Monday, April 15, 2013

Not every man really lives

When Martha heard that Jesus was coming, she went and met him, but Mary remained seated in the house. Martha said to Jesus, "Lord, if you had been here, my brother would not have died." But even now I know that whatever you ask from God, God will give you." Jesus said to her, "Your brother will rise again." Martha said to him, "I know that he will rise again in the resurrection on the last day." Jesus said to her, "I am the resurrection and the life. Whoever believes in me, though he die, yet shall he live, and everyone who lives and believes in me shall never die. Do you believe this? She said to him, "yes, Lord; I believe that you are the Messiah, the Son of God, he who is coming into the world." When she had said this, she went and called her sister Mary, saying in private, "The Teacher is here and is calling for you." And when she heard it, she rose quickly and went to him. Now Jesus had not yet come into the village, but was still in the place where Martha had met him. When the Jews who were with her in the house, consoling her, saw Mary rise quickly and go out, they followed her, supposing that she was going to the tomb to weep there. Now when Mary came to where Jesus was and saw him, she fell at his feet, saying to him, "Lord, if you had been here, my brother would not have died." (John 11:21-32)

I know this is going to be a difficult post for me to write. Ever since I found out that my uncle Ed died this morning, I haven't been able to stop thinking about what I would write; yet now that I've started, I know it's not going to be easy. There are too many thoughts running through my mind. I'll do my best to be brief.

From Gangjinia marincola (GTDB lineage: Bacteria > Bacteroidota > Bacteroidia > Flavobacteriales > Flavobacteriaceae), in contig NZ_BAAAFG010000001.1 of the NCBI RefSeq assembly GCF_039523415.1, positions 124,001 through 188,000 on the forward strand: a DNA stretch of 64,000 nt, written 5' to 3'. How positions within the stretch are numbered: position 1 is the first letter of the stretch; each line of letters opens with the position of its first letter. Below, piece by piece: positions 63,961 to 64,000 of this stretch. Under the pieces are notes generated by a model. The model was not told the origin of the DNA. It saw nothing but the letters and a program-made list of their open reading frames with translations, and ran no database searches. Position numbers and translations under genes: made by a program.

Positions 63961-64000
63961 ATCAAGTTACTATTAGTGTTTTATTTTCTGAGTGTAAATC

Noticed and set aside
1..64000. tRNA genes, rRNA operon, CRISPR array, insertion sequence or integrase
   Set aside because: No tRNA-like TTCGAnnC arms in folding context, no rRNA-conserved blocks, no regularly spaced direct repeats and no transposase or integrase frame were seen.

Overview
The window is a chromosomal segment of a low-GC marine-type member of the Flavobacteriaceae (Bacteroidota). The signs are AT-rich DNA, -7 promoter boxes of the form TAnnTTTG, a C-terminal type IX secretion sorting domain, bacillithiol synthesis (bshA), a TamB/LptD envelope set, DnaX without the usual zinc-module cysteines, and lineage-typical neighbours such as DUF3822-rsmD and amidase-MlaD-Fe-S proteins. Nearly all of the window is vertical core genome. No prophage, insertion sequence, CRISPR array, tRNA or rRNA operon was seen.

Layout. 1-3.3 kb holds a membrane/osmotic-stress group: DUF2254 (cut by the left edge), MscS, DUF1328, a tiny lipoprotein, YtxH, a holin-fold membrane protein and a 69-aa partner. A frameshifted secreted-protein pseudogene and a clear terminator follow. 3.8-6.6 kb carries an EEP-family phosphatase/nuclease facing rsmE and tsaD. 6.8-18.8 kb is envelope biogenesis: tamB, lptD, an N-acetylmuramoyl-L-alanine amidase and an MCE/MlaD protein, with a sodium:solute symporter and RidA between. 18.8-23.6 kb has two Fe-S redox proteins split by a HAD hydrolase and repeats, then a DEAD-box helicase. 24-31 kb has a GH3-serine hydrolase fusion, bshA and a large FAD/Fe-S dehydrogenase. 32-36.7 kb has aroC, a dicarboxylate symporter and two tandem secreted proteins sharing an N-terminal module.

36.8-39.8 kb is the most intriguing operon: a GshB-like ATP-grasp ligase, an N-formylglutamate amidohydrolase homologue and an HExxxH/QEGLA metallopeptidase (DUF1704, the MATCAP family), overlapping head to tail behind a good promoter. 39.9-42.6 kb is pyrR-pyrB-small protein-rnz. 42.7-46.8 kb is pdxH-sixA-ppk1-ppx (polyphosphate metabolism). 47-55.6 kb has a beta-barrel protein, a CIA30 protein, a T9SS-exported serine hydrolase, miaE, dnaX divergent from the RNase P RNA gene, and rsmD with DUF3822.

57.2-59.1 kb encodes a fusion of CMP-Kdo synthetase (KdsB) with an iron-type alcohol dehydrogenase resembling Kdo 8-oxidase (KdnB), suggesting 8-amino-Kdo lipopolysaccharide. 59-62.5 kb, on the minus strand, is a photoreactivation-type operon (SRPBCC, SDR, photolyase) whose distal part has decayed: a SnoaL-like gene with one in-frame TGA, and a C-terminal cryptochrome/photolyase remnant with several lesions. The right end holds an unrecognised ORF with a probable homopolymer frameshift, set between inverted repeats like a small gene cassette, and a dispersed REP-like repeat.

I'm not that old, nor am I considerably wise for my age, but I know one thing for sure: All human beings have at least one thing in common. All human beings will die. It's an inescapable fact of life. Life is so busy and our immediate needs are so constant that we're often too focused upon living, even to the point of forgetting this one sure thing in life. Life necessitates death. All men know this. There's no way of avoiding it no matter what religion you believe, and so no one has a legitimate reason for pretending as though death is not important. As C.S. Lewis once commented in response to the recent death of his wife, "It is hard to have patience with people who say 'There is no death' or 'Death doesn't matter.' There is death. And whatever is matters. And whatever happens has consequences, and it and they are irrevocable and irreversible. You might as well say that birth doesn't matter."1  Death matters a lot. It mattered a lot to C.S. Lewis when he lost his wife. It matters a lot to me after losing my uncle Ed. It mattered a lot to Martha and Mary after losing their brother Lazarus too.

Even though I would like to write about the entire story of Lazarus, I'm not going to in this post. Instead I want to focus upon the central point of that pericope. As noted in bold type above, Martha and Mary both believed Jesus could have healed their brother. "Lord, if you would have been here, my brother would not have died," they both cried. In other words, their faith in Jesus was exceptionally great. They both knew Jesus alone had the authority and power to heal their brother. And they didn't look to anyone else. Martha even states explicitly that whatever Jesus would ask of God, God would give to him, which implies her belief in a harmonious unity between God the Father and the Son. What the Father wills, the Son obeys. What the Son asks of the Father, the Father grants. There is no disharmony between the will of the Father and the Son. If Jesus had willed to come earlier, Lazarus would have lived. If the Father had willed for His Son to come earlier, Lazarus would have lived. The only thing mistaken presumption of Martha and Mary's faith is that Jesus could only heal the living. But Jesus did not come merely to heal the living, and the Father did not send his Son into the world merely to heal the living.